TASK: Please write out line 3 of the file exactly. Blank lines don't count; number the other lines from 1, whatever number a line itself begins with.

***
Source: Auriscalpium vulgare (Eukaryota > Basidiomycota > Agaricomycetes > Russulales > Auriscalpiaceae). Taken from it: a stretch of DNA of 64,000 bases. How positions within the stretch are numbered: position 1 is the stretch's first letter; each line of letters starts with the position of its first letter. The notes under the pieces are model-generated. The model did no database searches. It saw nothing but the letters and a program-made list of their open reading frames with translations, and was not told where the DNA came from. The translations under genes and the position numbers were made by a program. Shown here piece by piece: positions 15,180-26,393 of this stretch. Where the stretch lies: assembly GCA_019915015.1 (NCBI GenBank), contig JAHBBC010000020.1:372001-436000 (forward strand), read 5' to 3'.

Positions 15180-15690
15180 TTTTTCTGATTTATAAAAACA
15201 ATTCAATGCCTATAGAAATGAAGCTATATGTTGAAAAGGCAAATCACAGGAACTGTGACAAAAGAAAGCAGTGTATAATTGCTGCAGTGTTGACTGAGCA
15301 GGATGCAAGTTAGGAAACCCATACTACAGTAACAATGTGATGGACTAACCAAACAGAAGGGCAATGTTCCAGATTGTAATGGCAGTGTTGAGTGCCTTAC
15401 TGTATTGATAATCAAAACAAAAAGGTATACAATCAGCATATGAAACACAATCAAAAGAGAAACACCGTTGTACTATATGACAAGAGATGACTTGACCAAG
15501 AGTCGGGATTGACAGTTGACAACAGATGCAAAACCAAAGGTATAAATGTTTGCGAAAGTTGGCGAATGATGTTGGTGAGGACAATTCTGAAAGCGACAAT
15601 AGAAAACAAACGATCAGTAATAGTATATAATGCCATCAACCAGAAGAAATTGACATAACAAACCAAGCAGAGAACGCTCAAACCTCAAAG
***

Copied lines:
15180 TTTTTCTGATTTATAAAAACA